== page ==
Um, Somewhat related to [00:38:00] that, uh, take some time to get to know your preferences and understand what features will actually make school, a good fit. Um, like, you know, there’s a lot of really shiny things like nice new dining halls or like the one new dorm building or something. Um, and those, those are great, but, uh, think about whether that will really make a difference for you, if it will cool.
Um, but if the academics are, or if they don’t have like your particular program or maybe it’s like a really high pressure environment, you don’t like that. Uh, think about how happy you’ll be in that environment with that choice. Um, don’t get hung up on procedural alone. Um, make sure that you’re choosing a school because it’s a good fit for you.
Not because, um, it’s a school you’ve heard of a lot. Um, and then as I’ve said before and, you know, tons and tons, just take good notes, um, and talk to other people [00:39:00] around you. Talk to your classmates, talk to your teachers, um, parents, friends, counselors, uh, your college advisor. Um, these are big decisions to make and they can feel, um, sometimes it can be really stressful to narrow down, like, okay, you know, these are the options of where I’m going to go next year and, you know, ideally spend the next four years of my life and it’s a big decision for sure.
But it’s also one that, um, can be made easier with, uh, kind of hearing what other people have.
Okay. Um, so we are all done with the formal presentation, but, uh, we can definitely answer some questions. I’ve seen some come into the chat. Um, so let’s see here. Um, yeah. So then the, I can jump in here to have the QA work is all, um, pick out questions from your QA section. I’ll type them into public chat.
And I read them out loud before you give an answer. [00:40:00] Um, yeah, we’ll just try to get through as many questions as we can. We also have a break in the middle. So the first question that we have is what does it mean to have a weak extracurricular profile for school? Great. Yeah. So this is something that I talked about briefly, um, but a weak extracurricular profile for a school kind of depends on the school you’re talking about, but, um, generally it’s, um, maybe you weren’t involved in very many activities and activities conceived of broadly.
So counting jobs, counting childcare, responsibilities, counting, volunteer work, um, Really anything outside of going to class that you’re involved in. Um, so if you’re not involved in really much of all, much of anything, um, and you can’t like kind of turn any, like, you know, outside projects you have into something that, you know, could be an activity.
For example, like I took piano growing up and that’s definitely an activity, but I didn’t do like competitions or [00:41:00] anything like that. Um, it was pretty casual. So, I mean, Anyway, details’ aside. Uh, it wasn’t something that like I had like formal club membership in, but that was still an activity I could put on my profile.
But if you don’t have very many activities or if you aren’t, um, really deeply invested in a couple of them, you don’t need to be super deeply invested in all of them. But, um, some investment in, you know, one to four is generally a really good idea, really important for those kind of most competitive schools, um, or, uh, you know, potentially if.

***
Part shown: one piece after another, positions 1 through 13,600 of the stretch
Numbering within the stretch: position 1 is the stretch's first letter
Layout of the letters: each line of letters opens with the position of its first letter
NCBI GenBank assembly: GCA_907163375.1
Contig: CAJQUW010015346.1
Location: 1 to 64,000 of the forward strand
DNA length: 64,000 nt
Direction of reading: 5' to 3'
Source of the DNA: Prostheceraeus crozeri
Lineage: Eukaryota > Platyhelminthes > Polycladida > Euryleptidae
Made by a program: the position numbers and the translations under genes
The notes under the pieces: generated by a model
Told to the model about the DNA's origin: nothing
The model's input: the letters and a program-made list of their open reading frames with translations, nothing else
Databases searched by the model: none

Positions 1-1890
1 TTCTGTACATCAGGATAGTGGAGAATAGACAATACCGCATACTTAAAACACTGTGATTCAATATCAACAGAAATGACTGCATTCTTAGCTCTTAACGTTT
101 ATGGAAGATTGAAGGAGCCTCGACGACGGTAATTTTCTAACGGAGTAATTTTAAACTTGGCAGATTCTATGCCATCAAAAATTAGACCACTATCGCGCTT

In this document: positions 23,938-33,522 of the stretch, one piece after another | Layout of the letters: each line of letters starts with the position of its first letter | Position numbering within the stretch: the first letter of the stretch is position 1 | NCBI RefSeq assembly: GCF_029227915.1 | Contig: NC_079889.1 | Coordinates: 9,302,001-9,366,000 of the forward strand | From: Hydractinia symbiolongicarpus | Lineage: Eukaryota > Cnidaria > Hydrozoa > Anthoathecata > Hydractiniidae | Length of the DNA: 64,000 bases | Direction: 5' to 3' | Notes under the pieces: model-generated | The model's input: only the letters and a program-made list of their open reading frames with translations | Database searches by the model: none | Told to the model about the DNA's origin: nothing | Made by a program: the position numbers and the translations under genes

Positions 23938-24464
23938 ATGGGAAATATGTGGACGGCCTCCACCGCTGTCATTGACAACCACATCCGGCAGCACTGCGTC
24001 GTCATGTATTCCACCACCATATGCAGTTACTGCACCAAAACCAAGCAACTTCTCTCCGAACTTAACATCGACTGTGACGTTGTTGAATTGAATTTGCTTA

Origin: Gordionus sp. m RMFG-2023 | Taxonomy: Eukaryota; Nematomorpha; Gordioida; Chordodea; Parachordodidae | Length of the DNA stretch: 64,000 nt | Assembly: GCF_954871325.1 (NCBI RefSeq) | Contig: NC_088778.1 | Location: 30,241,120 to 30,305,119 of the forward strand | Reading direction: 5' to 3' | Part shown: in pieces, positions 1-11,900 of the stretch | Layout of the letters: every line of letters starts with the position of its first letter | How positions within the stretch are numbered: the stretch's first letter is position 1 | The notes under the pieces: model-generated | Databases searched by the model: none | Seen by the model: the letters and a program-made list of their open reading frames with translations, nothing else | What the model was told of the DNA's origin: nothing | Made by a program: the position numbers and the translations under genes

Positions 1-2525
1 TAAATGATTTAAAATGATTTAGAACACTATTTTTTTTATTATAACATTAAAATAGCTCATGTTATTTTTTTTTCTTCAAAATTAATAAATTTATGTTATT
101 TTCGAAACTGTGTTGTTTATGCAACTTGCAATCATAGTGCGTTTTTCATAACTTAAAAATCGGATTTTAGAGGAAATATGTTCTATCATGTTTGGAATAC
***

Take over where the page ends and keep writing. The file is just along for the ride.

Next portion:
Like you realize senior year that you didn’t have any activities. And so you joined a bunch, three months before you’re submitting your applications. And so it’s like, okay, like clearly you just joined these for your applications. Like, um, those are all kind of factors that can make next or curricular profile more on the weak side.
A stronger profile usually [00:42:00] has more activities, again, conceived of broadly. Um, usually there’s some depth of participation. So maybe you were an officer, um, maybe you started an organization, maybe you were a team captain in a sport. Um, maybe you didn’t have formal leadership position, but you had a really innovative program or training or mentorship for new people.
Um, lots of ways to show your commitment and your depth of involvement in particular activities. Um, those things tend to make an extracurricular profile stronger and then more competitive at those, uh, more selective schools.
Um, the next question we have is a longer one. All colleges generally ask the question. Why us? So while researching schools, is it hard to distinguish one school from the other as they all offer the same opportunities? And then also, could you share how you can address that question when you’re researching colleges?
That’s a fantastic question. Um, this is one reason I really [00:43:00] recommend using a spreadsheet when you’re researching, um, I’ll college at all. Many colleges do offer similar opportunities, um, but they’re not all exactly the same. Um, so say you’re, um, I don’t know, really interested in. Let’s see, like maybe you’re gonna, you’re planning to study psychology and maybe one school, or maybe you could do research at many schools with professors, but one school has a dedicated, like, um, kind of psychology undergrad research program, um, where you can have more dedicated members or mentorship.
Maybe you can get some funding, you know, all the different features of the program that could make it stand out among all of the other, just kind of general like, yeah, of course we let undergrads research, um, kinds of things. Um, so really when, when addressing [00:44:00] this question, what I like to tell my students is to think about like one to three top priorities for them in a school, and then figure out how that school matches up with, uh, Your priorities.